A DYNAMIC LOOK AT L2 PHONOLOGICAL LEARNING: Seeking Processing Explanations for Implicational Phenomena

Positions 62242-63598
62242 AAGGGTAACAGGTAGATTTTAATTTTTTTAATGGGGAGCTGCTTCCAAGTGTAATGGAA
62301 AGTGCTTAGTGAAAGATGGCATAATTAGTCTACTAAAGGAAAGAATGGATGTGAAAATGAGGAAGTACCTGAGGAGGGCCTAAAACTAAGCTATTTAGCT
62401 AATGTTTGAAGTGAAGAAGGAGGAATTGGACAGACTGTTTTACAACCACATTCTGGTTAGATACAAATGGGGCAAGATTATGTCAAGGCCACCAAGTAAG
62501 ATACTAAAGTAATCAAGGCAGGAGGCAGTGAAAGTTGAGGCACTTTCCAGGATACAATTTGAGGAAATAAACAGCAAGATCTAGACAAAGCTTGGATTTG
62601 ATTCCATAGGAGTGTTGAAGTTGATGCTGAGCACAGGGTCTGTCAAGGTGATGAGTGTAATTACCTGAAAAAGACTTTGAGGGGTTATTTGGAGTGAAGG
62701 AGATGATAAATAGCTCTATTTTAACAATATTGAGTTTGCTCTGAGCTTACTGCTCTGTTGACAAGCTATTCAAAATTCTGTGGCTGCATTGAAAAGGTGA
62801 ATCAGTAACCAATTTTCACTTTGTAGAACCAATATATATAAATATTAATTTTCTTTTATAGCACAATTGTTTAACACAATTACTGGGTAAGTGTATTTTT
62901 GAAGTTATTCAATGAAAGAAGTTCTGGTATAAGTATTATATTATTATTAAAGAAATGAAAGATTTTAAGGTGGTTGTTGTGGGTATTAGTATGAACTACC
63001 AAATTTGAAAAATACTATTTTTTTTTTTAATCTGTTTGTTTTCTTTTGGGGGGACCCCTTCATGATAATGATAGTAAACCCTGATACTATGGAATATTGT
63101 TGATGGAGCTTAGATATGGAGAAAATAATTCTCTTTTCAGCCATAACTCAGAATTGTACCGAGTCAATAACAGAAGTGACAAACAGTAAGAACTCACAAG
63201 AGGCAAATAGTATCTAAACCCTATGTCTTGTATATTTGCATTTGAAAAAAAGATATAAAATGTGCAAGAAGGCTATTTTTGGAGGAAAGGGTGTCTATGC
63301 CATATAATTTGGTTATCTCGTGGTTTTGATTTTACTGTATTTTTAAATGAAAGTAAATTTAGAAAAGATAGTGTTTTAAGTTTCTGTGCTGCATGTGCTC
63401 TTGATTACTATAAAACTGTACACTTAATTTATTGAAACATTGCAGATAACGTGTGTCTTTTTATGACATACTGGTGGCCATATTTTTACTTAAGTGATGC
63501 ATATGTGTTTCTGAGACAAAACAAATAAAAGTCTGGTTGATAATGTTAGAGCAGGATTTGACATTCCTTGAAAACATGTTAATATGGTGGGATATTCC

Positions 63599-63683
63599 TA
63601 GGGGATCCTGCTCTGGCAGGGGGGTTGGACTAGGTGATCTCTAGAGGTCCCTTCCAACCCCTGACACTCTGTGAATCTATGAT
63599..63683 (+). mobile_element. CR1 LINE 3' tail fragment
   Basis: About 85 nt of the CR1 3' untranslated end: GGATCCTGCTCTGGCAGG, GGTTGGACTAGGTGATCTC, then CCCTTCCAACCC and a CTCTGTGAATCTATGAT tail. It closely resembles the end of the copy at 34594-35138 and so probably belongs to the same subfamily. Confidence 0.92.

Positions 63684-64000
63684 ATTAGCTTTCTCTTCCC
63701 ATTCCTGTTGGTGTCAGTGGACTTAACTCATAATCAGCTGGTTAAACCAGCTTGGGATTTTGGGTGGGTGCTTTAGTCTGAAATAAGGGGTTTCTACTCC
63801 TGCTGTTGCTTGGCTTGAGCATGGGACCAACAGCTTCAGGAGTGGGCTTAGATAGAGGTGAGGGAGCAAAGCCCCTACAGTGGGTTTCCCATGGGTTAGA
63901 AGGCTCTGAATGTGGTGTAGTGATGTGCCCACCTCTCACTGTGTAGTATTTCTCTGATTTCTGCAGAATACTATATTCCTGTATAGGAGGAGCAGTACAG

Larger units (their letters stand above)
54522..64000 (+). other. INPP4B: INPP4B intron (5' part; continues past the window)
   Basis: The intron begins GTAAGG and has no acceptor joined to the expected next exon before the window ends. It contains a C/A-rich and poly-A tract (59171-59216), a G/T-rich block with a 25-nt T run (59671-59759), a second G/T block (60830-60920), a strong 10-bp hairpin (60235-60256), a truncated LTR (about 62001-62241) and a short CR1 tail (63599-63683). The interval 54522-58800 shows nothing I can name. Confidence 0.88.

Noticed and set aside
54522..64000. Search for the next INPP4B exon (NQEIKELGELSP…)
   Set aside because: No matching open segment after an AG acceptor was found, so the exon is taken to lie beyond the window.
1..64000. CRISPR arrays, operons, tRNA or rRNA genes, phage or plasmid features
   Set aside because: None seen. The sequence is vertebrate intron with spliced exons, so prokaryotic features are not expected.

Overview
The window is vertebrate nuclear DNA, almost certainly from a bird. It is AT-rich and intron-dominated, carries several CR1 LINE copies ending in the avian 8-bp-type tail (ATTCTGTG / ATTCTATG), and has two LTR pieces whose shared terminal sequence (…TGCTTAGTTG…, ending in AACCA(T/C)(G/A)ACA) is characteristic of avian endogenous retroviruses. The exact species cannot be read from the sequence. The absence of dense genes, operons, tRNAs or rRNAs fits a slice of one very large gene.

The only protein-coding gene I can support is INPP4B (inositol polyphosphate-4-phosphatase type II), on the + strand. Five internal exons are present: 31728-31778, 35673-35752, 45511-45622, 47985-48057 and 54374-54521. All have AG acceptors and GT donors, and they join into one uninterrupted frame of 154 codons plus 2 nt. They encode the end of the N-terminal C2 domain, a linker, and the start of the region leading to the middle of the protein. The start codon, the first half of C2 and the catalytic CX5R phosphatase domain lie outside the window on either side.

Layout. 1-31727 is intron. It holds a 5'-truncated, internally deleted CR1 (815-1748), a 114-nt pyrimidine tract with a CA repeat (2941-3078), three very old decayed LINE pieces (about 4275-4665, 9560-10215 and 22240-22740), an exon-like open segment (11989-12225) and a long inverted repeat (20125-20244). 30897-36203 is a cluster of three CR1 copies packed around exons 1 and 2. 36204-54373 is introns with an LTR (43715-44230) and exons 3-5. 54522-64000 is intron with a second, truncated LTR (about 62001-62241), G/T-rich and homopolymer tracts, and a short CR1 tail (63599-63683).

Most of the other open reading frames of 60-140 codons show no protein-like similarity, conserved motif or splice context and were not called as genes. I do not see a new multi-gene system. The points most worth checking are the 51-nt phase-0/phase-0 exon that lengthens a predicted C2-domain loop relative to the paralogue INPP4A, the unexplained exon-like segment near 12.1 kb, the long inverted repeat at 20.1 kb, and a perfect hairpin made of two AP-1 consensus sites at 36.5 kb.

This study investigates whether second language (L2) phonological learning can be characterized as a gradual and systematically patterned replacement of nonnative segments by native segments in learners' speech, conforming to a two-stage implicational scale. We adopt a dynamic approach to language variation based on Gatbonton's (1975, 1978) gradual diffusion framework. Participants were 40 Quebec Francophones of different English proficiency levels who produced 80 tokens of English /o/ in eight phonetic contexts. In Analysis 1, production accuracy data are subjected to implicational scaling, with phonetic contexts ordered solely by a linguistic criterion-sonority hierarchy. In Analysis 2, the production accuracy data are similarly analyzed but with phonetic context ordering determined by psycholinguistic (processing) criteria-cross-language perceptual similarity and corpus-based estimates of lexical frequency. Results support and extend Gatbonton's framework, which indicates that L2 phonological learning progresses gradually, conforming to an implicational scale, and that perceived cross-language similarity and lexical frequency determine its course.